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The Fastest Billion
more corrupt than is normal at these income levels. Renaissance does expect an
across-the-board 24% improvement in the corruption score by the mid-2020s,
with a further 10% improvement the decade after. Those countries that outper-
form on this index will do best in attracting foreign equity interest, including
South Africa, Ghana and Rwanda. Those that underperform will still attract debt
investors. Locals and foreign investors will feel the benefits of lower corruption,
and governments can accelerate the process via Ease of Doing Business reforms,
which pioneers such as Rwanda have enacted in recent years.
Africa’s place in the world economy will shift
Today the continent is using the benefits of high commodity prices and ex-
ports to China, to begin the process of infrastructure investment that accelerates
growth. Renaissance sees huge room for this to expand. As the renowned econo-
mist Paul Collier has shown, in the year 2000, Africa had 20% of the discovered
sub-soil resources per square mile that OECD countries have. The missing 80%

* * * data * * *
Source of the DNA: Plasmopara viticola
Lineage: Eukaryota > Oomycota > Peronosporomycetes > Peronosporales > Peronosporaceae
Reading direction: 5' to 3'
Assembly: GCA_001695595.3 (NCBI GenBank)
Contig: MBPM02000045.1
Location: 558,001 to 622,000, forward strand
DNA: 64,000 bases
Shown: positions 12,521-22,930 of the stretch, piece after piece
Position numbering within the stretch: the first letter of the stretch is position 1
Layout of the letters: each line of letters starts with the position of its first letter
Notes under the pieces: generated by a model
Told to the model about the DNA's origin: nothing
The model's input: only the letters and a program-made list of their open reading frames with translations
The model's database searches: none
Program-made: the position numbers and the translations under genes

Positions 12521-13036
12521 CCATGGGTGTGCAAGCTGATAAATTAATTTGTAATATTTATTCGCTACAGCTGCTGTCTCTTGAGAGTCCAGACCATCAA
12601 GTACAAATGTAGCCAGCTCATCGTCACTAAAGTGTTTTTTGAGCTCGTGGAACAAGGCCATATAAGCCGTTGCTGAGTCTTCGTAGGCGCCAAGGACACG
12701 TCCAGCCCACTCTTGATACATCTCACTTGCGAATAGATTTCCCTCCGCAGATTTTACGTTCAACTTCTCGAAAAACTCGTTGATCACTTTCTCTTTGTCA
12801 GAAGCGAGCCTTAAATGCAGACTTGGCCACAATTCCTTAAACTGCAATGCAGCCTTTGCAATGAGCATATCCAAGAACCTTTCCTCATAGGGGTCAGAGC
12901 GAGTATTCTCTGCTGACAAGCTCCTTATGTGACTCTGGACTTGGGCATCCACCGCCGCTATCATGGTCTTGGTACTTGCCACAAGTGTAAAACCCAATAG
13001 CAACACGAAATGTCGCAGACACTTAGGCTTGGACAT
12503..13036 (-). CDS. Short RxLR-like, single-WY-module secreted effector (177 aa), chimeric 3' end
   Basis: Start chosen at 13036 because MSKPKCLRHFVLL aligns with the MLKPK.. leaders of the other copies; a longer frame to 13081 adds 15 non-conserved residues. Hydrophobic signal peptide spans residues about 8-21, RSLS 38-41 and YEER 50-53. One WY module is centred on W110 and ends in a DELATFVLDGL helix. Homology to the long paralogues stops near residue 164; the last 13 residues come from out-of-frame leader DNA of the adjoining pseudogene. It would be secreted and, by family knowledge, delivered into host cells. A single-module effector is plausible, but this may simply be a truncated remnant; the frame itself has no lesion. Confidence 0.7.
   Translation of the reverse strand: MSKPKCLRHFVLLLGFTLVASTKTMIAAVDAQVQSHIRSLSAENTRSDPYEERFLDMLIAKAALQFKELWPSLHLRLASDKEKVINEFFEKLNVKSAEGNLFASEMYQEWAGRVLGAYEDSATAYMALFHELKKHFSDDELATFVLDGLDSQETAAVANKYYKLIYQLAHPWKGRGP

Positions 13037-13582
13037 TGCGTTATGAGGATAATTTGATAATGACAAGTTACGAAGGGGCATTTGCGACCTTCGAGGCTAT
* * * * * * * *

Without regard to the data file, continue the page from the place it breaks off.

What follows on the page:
is now being discovered. New iron ore projects in western and central Africa
could add nearly 600mnt of output by 2022. Mozambique is on course to be
one of the largest coking coal exporters by 2020. Commodity export growth,
in minerals and agriculture, will be key themes in coming decades. They should
help jump-start growth like the 33% GDP rise in 2012 that Sierra Leone assumes
on the back of new mining production.
Each year, in the oil sector alone, a major new discovery is heralded, from
Ghana to Uganda and most recently Kenya, pushing Africa’s share of world oil
reserves to 10%. African oil production growth has already been the fastest in
the world over the past 10 years, all of it in SSA. From 316,000 b/d in 1965,
bringing in $1 billion of revenue (in 2011 dollars), SSA now produces 5.8 Mb/d,
equivalent to all of China’s import needs, and delivering $235 billion of oil rev-
enue annually or 20% of 2011 GDP.
Renaissance expects volume increases to
ensure this tops $300 billion even with no change in oil prices by 2019. Nearly a
trillion dollars of oil revenue every three years means unprecedented inflows of
foreign exchange to fund imports of investment and consumption goods.
Rapid economic growth means growing African demand for resources. Do
not be surprised if Nigerian steel consumption rises from 1.6mnt annually today
to 115mnt annually by 2050. African motor vehicle sales of 8 million by 2020
may reach 14 million by 2030, higher than the US today. The next Geely or Tata
may well be found in Nigeria, Kenya or Ethiopia. Road and rail transportation
U.S. Energy Information Agency, International Energy Statistics database, accessed 7
September, 2012